Gopalakrishnan S, Samaniego Castruita JA, Sinding MS, Kuderna LFK, Räikkönen J, Petersen B, Sicheritz-Ponten T, Larson G, Orlando L, Marques-Bonet T, Hansen AJ, Dalén L, Gilbert MTP
BMC Genomics 18 (1) 495 [2017-06-29; online 2017-06-29]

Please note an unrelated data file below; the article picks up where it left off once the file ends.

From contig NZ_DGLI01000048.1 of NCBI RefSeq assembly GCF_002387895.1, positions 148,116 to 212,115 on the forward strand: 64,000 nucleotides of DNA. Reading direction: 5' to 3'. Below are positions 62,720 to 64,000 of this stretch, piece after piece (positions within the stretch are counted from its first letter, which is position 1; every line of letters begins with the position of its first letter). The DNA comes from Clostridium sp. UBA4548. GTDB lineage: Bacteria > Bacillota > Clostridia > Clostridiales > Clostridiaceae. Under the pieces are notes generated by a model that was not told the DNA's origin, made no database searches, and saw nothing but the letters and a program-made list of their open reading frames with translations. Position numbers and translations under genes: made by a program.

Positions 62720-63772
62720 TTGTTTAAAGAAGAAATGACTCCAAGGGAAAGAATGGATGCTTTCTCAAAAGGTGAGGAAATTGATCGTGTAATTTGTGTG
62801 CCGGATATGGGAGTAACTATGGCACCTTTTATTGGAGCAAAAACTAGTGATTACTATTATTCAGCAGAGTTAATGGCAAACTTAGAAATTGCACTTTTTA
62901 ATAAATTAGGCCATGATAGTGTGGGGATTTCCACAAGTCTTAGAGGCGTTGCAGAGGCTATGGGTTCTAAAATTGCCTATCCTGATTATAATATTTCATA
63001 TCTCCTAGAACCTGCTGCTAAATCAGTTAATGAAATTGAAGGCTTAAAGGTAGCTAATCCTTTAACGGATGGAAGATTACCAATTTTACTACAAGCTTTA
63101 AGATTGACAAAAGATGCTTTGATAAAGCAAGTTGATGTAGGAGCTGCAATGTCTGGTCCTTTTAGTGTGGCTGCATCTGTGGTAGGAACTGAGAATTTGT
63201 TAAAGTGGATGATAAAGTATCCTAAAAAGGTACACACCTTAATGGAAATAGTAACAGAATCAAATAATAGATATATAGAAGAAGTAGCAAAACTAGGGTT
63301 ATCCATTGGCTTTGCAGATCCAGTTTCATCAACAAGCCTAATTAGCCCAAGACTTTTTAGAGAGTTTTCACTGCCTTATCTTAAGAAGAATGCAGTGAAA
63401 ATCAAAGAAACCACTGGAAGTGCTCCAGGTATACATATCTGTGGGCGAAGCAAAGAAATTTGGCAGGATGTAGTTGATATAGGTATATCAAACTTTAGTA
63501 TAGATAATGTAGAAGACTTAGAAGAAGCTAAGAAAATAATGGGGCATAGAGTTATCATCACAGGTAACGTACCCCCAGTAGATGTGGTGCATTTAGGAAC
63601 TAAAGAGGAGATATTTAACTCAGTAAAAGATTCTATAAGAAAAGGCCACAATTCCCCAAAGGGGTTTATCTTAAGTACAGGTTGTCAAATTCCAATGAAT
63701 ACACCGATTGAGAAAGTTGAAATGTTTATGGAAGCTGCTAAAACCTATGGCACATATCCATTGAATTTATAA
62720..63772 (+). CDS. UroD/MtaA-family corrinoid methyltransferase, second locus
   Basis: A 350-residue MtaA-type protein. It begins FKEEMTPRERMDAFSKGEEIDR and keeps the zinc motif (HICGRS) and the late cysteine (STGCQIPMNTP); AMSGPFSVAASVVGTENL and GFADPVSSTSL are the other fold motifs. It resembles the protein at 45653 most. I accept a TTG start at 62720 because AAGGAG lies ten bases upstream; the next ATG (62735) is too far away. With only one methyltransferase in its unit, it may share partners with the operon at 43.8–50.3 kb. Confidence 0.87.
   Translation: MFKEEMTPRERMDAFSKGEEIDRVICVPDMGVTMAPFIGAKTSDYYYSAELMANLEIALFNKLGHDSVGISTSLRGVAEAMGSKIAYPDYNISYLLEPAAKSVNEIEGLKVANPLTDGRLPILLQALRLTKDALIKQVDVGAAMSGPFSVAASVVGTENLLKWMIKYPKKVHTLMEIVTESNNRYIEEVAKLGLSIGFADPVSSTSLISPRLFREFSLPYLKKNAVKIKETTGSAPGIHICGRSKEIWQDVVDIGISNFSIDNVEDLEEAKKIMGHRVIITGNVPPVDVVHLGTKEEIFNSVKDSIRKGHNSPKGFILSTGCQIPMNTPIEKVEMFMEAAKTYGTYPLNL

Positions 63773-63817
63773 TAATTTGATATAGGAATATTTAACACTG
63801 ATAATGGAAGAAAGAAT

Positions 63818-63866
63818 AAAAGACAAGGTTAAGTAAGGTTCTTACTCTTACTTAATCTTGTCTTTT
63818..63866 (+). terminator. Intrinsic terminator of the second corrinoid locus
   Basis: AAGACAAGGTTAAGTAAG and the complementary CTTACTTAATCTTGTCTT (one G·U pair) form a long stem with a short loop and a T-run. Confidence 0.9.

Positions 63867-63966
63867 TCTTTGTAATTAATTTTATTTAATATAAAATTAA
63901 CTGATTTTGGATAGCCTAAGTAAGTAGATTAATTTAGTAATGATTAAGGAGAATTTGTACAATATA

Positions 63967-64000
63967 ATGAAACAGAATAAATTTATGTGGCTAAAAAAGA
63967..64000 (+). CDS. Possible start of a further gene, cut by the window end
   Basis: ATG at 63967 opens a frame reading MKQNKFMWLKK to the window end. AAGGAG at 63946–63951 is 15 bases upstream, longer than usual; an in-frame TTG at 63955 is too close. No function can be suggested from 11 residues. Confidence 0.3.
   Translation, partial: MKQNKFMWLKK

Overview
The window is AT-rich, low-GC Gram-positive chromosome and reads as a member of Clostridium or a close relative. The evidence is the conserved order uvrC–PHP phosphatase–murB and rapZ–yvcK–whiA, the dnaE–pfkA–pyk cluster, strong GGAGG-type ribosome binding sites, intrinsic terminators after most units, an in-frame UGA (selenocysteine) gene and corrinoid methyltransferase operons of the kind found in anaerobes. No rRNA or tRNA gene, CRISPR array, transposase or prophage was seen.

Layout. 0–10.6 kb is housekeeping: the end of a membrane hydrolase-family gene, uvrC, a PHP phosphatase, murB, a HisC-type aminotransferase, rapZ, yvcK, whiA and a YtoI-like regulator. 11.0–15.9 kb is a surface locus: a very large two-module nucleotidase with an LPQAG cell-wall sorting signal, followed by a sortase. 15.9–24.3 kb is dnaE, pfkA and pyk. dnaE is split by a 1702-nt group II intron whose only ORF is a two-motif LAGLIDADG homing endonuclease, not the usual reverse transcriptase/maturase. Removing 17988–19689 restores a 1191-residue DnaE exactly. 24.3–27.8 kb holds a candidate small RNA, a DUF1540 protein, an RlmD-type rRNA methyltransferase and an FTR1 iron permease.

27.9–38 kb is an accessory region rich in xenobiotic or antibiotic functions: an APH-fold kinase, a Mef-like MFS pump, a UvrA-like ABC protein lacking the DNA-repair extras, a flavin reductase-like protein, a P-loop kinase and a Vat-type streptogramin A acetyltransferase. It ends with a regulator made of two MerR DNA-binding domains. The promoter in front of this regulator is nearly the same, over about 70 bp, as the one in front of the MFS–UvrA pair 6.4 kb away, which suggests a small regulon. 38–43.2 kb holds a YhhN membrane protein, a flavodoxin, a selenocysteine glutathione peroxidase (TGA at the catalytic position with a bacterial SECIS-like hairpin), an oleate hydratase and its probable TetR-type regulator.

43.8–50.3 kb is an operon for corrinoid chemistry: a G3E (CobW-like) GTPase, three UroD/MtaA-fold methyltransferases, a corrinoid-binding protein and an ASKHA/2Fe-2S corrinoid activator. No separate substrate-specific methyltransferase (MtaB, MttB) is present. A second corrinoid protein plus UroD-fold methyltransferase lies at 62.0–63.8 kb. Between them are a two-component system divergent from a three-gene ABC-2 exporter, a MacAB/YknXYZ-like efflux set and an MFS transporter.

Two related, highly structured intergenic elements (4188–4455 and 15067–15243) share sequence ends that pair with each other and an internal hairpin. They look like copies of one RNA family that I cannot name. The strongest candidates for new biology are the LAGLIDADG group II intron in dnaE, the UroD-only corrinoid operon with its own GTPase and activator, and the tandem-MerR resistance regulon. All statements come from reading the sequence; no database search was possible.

An increasing number of studies are addressing the evolutionary genomics of dog domestication, principally through resequencing dog, wolf and related canid genomes. There is, however, only one de novo assembled canid genome currently available against which to map such data - that of a boxer dog (Canis lupus familiaris). We generated the first de novo wolf genome (Canis lupus lupus) as an additional choice of reference, and explored what implications may arise when previously published dog and wolf resequencing data are remapped to this reference. Reassuringly, we find that regardless of the reference genome choice, most evolutionary genomic analyses yield qualitatively similar results, including those exploring the structure between the wolves and dogs using admixture and principal component analysis. However, we do observe differences in the genomic coverage of re-mapped samples, the number of variants discovered, and heterozygosity estimates of the samples. In conclusion, the choice of reference is dictated by the aims of the study being undertaken; if the study focuses on the differences between the different dog breeds or the fine structure among dogs, then using the boxer reference genome is appropriate, but if the aim of the study is to look at the variation within wolves and their relationships to dogs, then there are clear benefits to using the de novo assembled wolf reference genome.
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